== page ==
In recent centuries, the world’s astronomers, geologists, biologists and other scientists have continued humanity’s collective quest to understand our earthly and cosmic origins. Unlike previous peoples, modern science has had the tools and techniques – things like microscopes, telescopes, satellite imagery, and DNA sequencing – to fill in many pieces of the enormous jigsaw puzzle.

Yet while great quantities of scientific information and technical mastery were acquired, something important was lost along the way – a clear vision of the interrelated whole, and a felt sense that humans belong to that whole. Luckily that loss did not go unnoticed, and recently a number of story-tellers have managed to reweave a scientific and sacred account of the Universe and our role in it.

The resulting story is one of breathtaking beauty and complexity, and has been called the Epic of Evolution, or simply the Universe Story. From a great flaring forth 13.8 billion years ago, to the present day, and from the smallest particles to the largest galactic superclusters, all is interconnected as one intricate whole. Wild irises emerge from streambanks in springtime and giraffes peer out from the shade of acacia trees. Entire galaxies collide and merge. Upright apes sing together in transcendent harmony, beholding, celebrating, and participating in the glory of it all. These things and many more all happen simultaneously in a vast and unfathomably complex process of cosmogenesis, where Creation is not merely something that happened long ago, it is ongoing in the ever-present moment.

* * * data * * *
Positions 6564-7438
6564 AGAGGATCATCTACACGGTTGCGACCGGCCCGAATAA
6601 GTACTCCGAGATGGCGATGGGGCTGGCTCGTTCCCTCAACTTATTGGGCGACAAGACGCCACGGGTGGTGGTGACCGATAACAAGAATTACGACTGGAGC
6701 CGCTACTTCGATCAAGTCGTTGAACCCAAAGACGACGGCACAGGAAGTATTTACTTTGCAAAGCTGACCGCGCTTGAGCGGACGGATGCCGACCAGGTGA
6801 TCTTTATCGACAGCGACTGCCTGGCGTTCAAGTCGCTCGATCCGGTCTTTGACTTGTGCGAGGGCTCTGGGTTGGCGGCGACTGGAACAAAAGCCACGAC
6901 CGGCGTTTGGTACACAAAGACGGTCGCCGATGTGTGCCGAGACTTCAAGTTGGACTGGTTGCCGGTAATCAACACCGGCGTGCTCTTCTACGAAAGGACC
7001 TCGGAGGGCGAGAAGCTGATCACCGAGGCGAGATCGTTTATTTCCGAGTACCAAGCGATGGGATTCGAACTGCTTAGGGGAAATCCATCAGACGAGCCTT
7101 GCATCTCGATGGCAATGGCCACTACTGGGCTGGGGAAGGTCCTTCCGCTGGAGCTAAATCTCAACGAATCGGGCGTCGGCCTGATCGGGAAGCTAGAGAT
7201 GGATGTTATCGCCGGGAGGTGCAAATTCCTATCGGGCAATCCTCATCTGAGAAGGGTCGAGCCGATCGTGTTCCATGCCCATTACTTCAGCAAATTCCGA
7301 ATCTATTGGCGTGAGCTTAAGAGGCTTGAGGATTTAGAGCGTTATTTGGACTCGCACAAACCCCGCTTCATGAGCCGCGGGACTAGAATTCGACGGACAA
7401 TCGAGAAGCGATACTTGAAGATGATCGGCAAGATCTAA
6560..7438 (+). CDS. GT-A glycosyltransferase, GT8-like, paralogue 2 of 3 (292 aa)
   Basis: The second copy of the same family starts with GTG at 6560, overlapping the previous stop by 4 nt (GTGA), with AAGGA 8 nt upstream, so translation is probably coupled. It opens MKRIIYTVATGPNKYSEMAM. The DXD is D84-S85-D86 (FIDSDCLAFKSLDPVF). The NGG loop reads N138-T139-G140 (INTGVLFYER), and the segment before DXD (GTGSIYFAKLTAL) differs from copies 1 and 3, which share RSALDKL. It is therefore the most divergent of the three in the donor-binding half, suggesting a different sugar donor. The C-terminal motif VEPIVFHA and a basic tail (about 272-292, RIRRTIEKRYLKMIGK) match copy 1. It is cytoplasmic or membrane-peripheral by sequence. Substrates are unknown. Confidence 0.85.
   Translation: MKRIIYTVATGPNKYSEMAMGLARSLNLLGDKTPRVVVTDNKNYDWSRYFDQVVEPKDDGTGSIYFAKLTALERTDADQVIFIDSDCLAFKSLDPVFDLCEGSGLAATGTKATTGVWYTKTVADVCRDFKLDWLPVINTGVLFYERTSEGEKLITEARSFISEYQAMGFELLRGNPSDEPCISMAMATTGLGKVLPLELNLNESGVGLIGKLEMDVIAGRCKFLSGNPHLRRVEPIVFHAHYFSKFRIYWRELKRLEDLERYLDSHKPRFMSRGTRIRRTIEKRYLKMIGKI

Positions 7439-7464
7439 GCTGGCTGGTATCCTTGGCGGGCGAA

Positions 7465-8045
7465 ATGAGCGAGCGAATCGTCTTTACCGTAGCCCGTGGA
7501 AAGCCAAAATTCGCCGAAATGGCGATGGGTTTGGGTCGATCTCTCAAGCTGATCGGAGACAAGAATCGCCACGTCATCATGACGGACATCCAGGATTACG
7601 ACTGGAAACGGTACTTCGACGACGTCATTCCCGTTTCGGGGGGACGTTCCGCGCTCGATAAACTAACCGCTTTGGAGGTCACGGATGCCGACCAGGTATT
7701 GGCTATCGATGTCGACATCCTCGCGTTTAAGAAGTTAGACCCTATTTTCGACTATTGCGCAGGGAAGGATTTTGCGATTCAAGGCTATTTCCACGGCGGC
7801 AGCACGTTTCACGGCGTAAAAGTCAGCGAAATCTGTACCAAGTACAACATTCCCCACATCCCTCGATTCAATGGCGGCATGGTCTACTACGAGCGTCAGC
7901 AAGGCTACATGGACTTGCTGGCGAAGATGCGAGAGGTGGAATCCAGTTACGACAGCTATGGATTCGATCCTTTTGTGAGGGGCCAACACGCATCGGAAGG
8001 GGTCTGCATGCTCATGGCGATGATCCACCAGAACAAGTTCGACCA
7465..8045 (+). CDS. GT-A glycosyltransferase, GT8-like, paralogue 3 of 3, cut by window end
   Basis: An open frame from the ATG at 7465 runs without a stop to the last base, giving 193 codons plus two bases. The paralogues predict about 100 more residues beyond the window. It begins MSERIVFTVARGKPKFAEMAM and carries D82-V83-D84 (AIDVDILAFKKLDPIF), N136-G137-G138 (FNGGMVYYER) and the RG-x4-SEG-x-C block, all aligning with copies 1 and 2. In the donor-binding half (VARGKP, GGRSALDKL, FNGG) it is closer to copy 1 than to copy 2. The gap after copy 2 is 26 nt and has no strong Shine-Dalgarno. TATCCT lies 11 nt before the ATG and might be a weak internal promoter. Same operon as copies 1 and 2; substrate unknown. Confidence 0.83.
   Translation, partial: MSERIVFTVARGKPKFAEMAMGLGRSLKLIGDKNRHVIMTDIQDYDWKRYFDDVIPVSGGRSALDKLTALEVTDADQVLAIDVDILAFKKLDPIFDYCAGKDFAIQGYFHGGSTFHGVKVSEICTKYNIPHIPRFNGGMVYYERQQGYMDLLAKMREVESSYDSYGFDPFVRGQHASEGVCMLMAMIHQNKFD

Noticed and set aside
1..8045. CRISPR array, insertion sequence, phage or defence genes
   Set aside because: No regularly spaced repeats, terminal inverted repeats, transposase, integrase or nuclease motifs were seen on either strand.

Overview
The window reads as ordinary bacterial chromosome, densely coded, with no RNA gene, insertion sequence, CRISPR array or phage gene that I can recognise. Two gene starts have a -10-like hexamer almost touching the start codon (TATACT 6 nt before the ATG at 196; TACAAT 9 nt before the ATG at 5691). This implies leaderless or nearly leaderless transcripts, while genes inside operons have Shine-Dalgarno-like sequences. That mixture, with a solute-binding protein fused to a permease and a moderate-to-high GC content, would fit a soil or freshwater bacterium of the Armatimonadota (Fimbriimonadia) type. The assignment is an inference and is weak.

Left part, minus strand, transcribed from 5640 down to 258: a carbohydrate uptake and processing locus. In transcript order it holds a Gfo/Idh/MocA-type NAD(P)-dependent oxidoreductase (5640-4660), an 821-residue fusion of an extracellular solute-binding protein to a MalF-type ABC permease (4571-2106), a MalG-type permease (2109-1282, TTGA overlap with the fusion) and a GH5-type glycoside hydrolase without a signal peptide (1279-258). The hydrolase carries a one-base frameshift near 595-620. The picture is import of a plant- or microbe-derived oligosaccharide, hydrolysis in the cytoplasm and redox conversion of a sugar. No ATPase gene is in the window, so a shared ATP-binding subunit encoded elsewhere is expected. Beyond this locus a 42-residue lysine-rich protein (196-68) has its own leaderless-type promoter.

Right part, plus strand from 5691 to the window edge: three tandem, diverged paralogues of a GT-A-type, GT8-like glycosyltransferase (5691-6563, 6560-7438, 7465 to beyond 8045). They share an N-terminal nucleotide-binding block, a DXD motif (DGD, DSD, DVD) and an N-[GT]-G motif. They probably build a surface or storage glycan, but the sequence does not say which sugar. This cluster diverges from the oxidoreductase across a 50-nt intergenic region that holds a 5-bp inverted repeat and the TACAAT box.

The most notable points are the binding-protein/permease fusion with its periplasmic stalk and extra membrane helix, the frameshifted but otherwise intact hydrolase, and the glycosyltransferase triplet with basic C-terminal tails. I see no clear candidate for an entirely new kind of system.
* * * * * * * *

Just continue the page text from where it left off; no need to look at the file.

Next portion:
In many ways, the Epic of Evolution resonates with the deepest wisdom offered by the world’s spiritual traditions and indigenous cultures.  Key themes of the Epic include interdependence, continual cycles of creativity and destruction, and transformation – not to mention mystery. While the scientific narrative explains much, the whole tale is satisfyingly rooted in the unknown. What preceded the Big Bang, and what lies beyond our Universe? How did human consciousness arise, and life itself? And then perhaps the greatest mystery – that any of this exists at all. 

“Science, you might say, has discovered that our existence is infinitely improbable, hence a miracle.” (John Horgan)

Here at the junction of the known and the unknown we can pause in wonder. While our current vision of the Universe includes hundreds of billions of galaxies, each with untold billions of potentially life-bearing planets, for the time being there is but one small planet, twirling on its axis and looping around its life-giving star, that stands out as being particularly wonderful and worthy of defending.

 

3. Awakening to a shared sense of identity and purpose.

Dwelling too much on our predicament, without keeping in mind the larger context of the Epic, might lead to denial, disempowerment, or despair. On the other hand, while focusing on the evolutionary miracle can inspire awe and appreciation, if we fail to grasp the reality of our predicament we might strive for only superficial and gradual change, without a sense of urgency.

Instead, what might arise if we can simultaneously maintain awareness of both the predicament and the miracle, integrating them in our understanding of reality? Our current earthly predicament can be understood as the latest chapter in the evolutionary epic. We now have a fleeting opportunity to play a vital role in the story by realizing our potential for conscious evolution. As an embodiment of the dynamic universe we are infused with the same creative life-force or evolutionary impulse that has given rise to all the other forms and creatures in the Universe. To the extent that we can embody that creative force, our thoughts, intentions, words and actions take on new significance as part of the evolutionary process itself.